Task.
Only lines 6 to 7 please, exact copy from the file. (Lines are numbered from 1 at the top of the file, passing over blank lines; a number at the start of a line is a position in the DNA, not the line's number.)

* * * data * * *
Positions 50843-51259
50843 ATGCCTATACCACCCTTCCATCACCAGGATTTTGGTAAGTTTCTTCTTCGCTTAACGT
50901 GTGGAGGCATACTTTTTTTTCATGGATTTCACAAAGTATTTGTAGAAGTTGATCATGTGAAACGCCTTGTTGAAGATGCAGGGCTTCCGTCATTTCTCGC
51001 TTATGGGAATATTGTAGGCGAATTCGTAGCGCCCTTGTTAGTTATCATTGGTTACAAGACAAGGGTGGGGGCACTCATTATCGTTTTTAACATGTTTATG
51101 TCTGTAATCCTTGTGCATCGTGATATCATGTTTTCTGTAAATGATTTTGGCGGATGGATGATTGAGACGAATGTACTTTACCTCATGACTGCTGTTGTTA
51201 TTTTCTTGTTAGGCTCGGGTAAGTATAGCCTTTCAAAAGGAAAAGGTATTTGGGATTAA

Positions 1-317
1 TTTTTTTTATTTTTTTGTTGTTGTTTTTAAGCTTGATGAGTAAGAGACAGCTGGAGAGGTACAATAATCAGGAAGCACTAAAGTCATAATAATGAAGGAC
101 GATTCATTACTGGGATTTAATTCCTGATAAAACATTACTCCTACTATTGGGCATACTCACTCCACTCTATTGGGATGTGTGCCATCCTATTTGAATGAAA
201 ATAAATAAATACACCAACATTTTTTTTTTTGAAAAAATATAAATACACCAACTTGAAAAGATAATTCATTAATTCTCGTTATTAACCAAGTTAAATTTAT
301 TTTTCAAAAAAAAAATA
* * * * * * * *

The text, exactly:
51201 TTTTCTTGTTAGGCTCGGGTAAGTATAGCCTTTCAAAAGGAAAAGGTATTTGGGATTAA

Positions 1-317